What is the future of religion? Is it even meaningful to speak of “religion” as an entity with a single future, or can we speak only of individual religions that wax and wane? For generations, humanists, atheists, and freethinkers (along with most sociologists) expected religion-as-a-whole to decline in the wake of expanding education and prosperity. Recent fashion has been to dismiss this “secularization hypothesis” as an empty dream. But even while our attention was elsewhere, has it been coming true? Even in the noisily pious United States, is a mighty underground river of secularization rearranging the foundations of our culture in a way most have failed to recognize?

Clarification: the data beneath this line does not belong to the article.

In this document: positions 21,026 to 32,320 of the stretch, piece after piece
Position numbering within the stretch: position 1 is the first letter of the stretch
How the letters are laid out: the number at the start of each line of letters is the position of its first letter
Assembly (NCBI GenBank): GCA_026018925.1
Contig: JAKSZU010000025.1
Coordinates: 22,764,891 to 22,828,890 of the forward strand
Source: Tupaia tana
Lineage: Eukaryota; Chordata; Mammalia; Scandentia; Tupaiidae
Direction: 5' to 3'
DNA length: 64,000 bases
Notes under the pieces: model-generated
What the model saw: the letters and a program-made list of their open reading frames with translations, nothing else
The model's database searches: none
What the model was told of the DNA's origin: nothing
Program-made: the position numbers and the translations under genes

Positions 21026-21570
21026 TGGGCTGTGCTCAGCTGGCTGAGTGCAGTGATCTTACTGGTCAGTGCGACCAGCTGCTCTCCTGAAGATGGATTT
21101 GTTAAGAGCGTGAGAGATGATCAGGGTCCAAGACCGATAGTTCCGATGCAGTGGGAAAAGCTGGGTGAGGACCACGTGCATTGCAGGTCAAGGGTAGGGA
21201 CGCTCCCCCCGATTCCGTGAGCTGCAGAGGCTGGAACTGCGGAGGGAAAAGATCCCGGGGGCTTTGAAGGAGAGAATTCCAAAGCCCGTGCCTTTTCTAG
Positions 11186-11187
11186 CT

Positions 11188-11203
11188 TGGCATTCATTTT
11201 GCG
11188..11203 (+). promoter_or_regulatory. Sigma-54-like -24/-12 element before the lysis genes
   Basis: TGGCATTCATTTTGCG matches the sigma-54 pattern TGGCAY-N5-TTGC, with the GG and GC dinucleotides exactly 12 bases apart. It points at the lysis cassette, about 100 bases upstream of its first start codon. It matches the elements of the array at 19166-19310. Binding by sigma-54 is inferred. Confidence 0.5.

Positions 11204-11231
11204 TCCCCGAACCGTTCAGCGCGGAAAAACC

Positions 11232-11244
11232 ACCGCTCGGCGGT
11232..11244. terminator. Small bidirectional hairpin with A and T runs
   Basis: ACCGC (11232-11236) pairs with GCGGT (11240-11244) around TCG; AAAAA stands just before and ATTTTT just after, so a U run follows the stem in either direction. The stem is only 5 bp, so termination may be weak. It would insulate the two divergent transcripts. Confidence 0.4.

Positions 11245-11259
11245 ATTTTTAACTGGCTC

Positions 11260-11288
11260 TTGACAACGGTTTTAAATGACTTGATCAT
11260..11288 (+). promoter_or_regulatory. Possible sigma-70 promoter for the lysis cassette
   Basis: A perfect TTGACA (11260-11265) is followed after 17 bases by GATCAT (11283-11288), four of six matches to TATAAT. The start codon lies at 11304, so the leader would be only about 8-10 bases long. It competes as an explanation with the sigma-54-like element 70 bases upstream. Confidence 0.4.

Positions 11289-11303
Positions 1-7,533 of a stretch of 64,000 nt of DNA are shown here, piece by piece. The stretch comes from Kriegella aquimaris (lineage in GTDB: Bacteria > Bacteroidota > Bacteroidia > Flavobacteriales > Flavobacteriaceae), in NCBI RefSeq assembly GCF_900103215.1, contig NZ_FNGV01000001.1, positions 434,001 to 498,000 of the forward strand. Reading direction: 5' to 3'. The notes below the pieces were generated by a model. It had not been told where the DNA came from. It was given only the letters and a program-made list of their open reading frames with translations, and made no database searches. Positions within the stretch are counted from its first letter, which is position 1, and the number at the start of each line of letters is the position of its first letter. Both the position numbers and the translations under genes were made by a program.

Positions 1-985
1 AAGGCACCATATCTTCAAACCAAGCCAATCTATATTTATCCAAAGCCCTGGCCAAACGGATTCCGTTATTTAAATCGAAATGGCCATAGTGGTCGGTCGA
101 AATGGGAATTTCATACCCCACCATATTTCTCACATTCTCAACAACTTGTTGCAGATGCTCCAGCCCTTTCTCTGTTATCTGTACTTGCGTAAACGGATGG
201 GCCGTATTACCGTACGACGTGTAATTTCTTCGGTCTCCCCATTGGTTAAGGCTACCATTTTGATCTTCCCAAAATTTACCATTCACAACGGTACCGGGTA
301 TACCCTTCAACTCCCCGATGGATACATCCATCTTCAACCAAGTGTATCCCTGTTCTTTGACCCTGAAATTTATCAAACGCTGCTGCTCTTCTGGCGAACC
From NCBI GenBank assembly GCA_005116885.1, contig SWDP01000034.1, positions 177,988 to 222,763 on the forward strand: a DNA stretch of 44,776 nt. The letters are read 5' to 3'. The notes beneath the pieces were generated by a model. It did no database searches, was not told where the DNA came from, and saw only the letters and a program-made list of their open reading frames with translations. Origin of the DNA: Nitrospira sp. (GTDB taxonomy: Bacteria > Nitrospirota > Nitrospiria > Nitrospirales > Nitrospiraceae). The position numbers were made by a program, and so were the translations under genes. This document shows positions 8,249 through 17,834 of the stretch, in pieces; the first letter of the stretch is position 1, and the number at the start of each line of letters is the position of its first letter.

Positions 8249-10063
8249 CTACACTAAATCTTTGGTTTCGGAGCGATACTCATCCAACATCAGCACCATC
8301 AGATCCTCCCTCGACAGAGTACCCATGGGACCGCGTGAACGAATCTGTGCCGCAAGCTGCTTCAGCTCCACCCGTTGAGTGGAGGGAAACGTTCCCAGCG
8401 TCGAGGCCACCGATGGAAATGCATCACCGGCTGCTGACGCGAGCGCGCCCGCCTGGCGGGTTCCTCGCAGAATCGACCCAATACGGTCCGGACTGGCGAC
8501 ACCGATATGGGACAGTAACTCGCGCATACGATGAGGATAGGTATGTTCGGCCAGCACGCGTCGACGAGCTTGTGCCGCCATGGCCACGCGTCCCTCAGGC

To a great degree, our prediction for religion’s future will reflect our views about its past and its role today. Critics like Richard Dawkins portray religion as a net detriment, a costly hobble on human development; others view it as an inescapable component of human experience. To thinkers like E.O. Wilson, religion has been a boon that helped early humans to maintain cohesive communities in the teeth of a capricious, often cruel world. Whether we view religion as positive or negative, we must all concede that it is a universal that appears in some form in every human community. Or is that assumption as false as the theory that faith burgeons in America because our churches compete in an invigorating free market for religious allegiance? (What, you didn’t hear that theory had been overturned?)